Learn Chinese for Westerners

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Learning Chinese is very popular now. In fact, it is one of the most popular foreign language in most language schools around the world. It is not uncommon to see Non-Chinese in different parts of the world speak Chinese as more and more cultural and business transaction takes place between China and the world.

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A Brief Introduction to the Chinese Language

The Chinese speak different dialects in different parts of China. In fact, there are more than 1,000 Chinese dialects and Chinese dialect speakers in different parts of China are likely not to understand one another. However, there is only one main dialect that everyone in China will share in common and will understand one another. That official dialect is Mandarin and Mandarin is also a unifying dialect and language that Chinese in all parts of the world can understand and communicate with one another.

With the strong economic emergence of China, it is very common to find non-Chinese in China speaking Chinese. In fact, many CEOS of Multinational companies in China speak fluent Mandarin and there are even performers of foreign origin performing XiangSheng (a form of crosstalk), Chinese opera, Chinese songs and other Chinese cultural events on Chinese TV.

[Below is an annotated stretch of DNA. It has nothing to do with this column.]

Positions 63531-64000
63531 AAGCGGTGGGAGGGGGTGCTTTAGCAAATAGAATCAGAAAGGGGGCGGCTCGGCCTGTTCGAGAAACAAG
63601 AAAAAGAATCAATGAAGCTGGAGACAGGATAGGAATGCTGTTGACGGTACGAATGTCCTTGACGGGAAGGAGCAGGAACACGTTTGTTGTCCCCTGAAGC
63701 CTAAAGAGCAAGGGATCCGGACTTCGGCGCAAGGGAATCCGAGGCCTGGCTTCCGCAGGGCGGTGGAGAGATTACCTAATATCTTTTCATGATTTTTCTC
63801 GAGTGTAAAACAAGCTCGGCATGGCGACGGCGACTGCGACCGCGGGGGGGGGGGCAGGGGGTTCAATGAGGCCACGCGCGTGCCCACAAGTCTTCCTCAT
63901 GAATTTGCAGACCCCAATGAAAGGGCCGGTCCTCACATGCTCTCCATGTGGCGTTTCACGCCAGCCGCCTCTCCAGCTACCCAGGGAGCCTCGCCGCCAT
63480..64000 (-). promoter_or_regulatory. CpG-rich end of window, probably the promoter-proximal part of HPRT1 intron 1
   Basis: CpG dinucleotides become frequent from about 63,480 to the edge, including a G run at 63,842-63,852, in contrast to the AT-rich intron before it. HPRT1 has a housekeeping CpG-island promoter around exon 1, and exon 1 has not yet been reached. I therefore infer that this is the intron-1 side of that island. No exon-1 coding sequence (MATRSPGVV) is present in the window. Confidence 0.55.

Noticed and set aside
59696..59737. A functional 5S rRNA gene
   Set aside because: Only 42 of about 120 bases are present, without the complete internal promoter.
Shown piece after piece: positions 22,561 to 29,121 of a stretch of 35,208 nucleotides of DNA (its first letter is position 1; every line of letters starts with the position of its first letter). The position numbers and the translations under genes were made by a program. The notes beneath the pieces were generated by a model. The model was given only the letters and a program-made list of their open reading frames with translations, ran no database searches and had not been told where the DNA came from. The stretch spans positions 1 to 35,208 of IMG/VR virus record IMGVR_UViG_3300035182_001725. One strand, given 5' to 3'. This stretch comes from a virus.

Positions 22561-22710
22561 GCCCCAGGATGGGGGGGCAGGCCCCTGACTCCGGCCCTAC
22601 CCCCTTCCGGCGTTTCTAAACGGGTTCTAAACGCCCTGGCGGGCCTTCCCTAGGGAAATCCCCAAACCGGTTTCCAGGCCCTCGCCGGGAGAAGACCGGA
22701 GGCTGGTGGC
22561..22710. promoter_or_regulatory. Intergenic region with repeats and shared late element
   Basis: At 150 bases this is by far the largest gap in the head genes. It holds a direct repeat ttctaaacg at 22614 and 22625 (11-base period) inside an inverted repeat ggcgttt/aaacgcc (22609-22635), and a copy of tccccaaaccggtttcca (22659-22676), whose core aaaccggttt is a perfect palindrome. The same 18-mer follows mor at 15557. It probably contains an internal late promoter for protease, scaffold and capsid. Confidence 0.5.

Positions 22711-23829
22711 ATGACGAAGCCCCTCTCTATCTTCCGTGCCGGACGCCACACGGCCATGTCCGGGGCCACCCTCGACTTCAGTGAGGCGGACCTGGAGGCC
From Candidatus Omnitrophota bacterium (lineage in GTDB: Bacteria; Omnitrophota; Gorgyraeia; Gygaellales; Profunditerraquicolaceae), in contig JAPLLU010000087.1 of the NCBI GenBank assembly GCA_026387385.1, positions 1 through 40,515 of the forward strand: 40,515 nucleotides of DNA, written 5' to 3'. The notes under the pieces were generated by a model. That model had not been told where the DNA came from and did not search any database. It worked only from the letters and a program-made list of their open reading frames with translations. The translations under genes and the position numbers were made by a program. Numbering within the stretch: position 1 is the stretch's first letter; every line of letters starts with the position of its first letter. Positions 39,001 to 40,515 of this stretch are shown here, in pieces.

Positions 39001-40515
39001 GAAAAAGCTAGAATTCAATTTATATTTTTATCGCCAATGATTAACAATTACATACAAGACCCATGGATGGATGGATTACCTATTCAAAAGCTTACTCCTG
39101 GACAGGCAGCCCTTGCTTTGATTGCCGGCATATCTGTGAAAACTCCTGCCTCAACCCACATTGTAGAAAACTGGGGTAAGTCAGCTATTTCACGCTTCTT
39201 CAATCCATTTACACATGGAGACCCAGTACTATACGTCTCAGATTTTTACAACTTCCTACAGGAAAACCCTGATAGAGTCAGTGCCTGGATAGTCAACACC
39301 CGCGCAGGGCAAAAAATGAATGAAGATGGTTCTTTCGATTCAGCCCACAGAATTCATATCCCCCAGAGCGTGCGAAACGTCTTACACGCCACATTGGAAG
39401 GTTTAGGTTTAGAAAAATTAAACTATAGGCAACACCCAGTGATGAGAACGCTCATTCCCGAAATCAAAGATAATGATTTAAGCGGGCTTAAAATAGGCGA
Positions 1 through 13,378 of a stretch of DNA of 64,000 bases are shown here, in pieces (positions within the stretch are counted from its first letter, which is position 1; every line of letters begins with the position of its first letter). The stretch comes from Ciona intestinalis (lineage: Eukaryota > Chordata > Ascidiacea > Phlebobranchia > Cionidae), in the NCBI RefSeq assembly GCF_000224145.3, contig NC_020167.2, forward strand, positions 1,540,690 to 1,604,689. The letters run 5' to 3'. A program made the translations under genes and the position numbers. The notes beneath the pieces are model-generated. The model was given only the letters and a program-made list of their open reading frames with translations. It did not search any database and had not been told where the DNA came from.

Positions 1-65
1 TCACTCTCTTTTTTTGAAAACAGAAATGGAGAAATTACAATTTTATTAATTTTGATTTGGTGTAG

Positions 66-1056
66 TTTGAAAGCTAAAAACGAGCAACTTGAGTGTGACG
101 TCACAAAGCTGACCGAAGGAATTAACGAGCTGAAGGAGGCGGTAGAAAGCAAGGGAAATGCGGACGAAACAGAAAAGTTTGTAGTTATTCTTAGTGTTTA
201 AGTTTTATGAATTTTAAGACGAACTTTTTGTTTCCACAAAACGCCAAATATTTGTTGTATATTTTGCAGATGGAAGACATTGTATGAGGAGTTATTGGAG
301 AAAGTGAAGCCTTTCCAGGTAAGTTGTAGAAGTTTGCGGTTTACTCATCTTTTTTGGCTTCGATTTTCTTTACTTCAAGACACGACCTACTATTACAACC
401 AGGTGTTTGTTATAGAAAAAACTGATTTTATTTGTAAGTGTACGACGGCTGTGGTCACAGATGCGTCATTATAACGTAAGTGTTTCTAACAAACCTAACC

Be aware of difference between Mandarin and Cantonese

Be careful when learning Chinese. The Chinese in Hong Kong and Macau speaks Cantonese. Cantonese is also common and popular in most Chinatowns in Europe, USA, Canada and Australia. However, Cantonese is but just another dialect.

The most common dialect and also the representative language of the Chinese is Mandarin. Mandarin is spoken and understood in just about every Chinese speaking country and society including China, Taiwan, Malaysia, Singapore and even the Chinese in HongKong and Macau.

So, be careful when learning Chinese. Make sure you are learning Mandarin and not Cantonese as both the dialects share the same written scripts.

How to learn Chinese for Non-Chinese

You can always buy a book or pick up a CD on the Chinese language to learn Chinese on your own. However, self study for languages can be difficult. The best approach to learn Chinese is to learn in an interactive environment such as that offered in a classroom.

Approach a language school in your home country or seek out the language departments of your school or university to see if they offer a course for Chinese language. Learning a new language tends to be difficult and it is important that you try picking up a new language as young in your life as possible. In fact, many of the Western CEOs in China who speak fluent Chinese had actually picked up and learned the Chinese language since they were very young.

However, it can be difficult learning a language in a classroom without immersing in the culture or mingling with the native people. Many people who are serious about the language will seek to learn the language in the host country.